We choose materials to absorb what we want to absorb. You mentioned carpet. That’s a great material, but of course, very hard to maintain. There are so many other materials that could be used to absorb sound.
Block is about blocking out the sound no one wants to hear. No one wants to hear noises from the kitchen and washing dishes. So we want to block that as well as other back of house sounds—the restrooms, or the cars outside.
Cover is thinking about what sounds you want to cover and what you want to let in. If you’re on an outside patio on a busy street, you may want to cover the sound of cars honking, but you might want to pick up some of the energy of the city. You can cover unwanted noise with music. You can cover that with a fountain.
Michael: One of your star clients in Southern California was Din Tai Fung, who you mentioned earlier. The global chain that moved from its original place in Taiwan. Why do people line up for hours to get in? And what do they expect when they get in?
Anthony: People have waited several hours, even as much as five hours in the San Francisco location to get in. Visitors are expecting a lot, not just from the quality of the food, but also the experience, the service, and of course, the interior design and architecture. We’re proud to be the architect for the restaurant institution that the New York Times have named “one of the top 10 restaurants in the world.”
Design-wise, there were two main themes. The first: Din Tai Fung is famous for their dumplings, of which every day, they hand-make roughly between 50,000 to 100,000 dumplings per location. Folded carefully by hand, each fold represents a different artistic style and what the content is within the dumpling, releasing flavors and aromas as it goes into your mouth. We featured the dumpling-making as a theatrical element. As you enter, there is a large glass exhibition kitchen that presents all the dumpling makers as they’re making dumpling one by one, by hand. And the entire restaurant centers around this one activity, this one architectural feature. People come, even people not dining, just to sit there and watch this artistry in real time.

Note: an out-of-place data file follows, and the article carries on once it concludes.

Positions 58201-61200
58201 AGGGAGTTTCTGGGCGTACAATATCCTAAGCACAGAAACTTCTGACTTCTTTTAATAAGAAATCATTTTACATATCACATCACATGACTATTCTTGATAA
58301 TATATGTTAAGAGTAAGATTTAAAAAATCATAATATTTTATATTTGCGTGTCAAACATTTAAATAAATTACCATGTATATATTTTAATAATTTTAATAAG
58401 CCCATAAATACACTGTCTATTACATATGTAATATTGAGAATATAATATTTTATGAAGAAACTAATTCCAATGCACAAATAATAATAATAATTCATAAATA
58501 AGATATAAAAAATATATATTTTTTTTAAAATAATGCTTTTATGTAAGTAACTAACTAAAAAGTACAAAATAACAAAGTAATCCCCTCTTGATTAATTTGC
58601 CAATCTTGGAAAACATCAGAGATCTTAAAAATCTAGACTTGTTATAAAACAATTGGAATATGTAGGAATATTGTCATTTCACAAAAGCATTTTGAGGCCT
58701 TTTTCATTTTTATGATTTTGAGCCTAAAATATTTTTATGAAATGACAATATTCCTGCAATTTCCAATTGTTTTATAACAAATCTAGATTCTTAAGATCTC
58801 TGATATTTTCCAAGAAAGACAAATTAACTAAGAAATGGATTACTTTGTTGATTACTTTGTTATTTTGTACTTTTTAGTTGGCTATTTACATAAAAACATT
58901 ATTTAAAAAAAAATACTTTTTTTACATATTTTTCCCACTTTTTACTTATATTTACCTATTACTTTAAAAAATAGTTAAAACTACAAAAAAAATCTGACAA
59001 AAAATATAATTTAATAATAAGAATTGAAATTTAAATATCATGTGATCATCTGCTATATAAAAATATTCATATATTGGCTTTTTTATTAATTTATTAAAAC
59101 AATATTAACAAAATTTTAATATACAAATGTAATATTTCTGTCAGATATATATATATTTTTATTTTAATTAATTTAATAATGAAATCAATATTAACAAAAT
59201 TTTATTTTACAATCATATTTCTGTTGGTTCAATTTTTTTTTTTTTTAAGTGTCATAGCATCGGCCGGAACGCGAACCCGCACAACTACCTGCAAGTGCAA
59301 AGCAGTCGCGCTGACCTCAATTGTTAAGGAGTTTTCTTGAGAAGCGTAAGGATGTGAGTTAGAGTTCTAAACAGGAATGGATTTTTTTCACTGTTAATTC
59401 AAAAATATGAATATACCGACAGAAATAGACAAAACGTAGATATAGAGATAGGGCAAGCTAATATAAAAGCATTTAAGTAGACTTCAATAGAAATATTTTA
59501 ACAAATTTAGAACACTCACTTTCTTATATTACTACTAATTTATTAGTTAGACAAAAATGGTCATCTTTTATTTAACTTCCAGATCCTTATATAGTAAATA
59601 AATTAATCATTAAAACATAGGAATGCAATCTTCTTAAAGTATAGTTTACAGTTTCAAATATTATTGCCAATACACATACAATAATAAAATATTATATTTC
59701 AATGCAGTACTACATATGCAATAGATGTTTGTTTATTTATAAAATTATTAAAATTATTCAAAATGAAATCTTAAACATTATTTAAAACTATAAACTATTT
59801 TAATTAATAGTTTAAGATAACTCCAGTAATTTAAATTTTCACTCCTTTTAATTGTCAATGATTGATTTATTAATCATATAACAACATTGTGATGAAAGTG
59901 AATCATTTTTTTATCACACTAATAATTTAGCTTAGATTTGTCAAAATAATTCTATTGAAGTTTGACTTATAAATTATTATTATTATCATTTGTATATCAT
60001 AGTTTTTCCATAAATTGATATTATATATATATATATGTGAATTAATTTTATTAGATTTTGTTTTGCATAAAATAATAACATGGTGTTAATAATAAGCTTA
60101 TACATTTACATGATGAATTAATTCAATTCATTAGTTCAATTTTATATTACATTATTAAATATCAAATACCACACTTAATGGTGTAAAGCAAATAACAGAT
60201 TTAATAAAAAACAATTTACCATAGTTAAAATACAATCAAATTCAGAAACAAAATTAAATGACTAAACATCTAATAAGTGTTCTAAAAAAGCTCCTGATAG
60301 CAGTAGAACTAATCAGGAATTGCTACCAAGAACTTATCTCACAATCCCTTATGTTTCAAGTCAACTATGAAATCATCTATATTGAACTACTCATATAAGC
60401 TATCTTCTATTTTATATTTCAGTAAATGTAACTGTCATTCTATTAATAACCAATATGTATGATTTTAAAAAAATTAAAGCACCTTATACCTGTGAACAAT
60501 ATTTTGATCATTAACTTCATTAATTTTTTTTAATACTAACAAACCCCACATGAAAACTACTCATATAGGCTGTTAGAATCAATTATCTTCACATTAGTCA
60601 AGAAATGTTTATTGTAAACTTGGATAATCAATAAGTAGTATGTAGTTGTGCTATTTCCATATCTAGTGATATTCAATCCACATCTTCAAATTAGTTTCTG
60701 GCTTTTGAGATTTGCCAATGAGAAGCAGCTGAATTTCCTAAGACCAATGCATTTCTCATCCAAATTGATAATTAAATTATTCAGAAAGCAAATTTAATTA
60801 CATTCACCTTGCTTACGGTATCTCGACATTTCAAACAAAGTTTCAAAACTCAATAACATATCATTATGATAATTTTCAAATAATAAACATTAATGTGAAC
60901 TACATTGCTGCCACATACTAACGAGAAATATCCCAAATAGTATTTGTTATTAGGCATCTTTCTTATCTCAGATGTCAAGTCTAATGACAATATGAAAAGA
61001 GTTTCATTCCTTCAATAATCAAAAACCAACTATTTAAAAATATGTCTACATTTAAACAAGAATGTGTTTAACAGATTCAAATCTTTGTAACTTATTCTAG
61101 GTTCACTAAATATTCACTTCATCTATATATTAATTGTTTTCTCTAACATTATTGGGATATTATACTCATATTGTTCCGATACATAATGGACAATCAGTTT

The second design aspect was this: Din Tai Fung is a traditional Chinese restaurant with cuisine and ideas from quite a legacy of family recipes. But this restaurant did not, in our minds, want to be a Chinese theme park, not a Chinese Disneyland. The clients were not interested in golden dragons, red silk cloths, phoenixes, and Chinese calligraphy. So we reinterpreted the legacy, both in aesthetics and in technique.
For example, we studied the traditional Asian, wood, privacy screens. Then we re-envisioned the traditional patterns, modernized them, and gave it a contemporary graphic feel. We took sheets of walnut plywood and water-jet cut our patterns, a new technique, or laser cut metal plates, then powder coated a finish. It’s a way of blending new construction techniques with traditional ideas, respecting Asian heritage and history, but also looking to the future.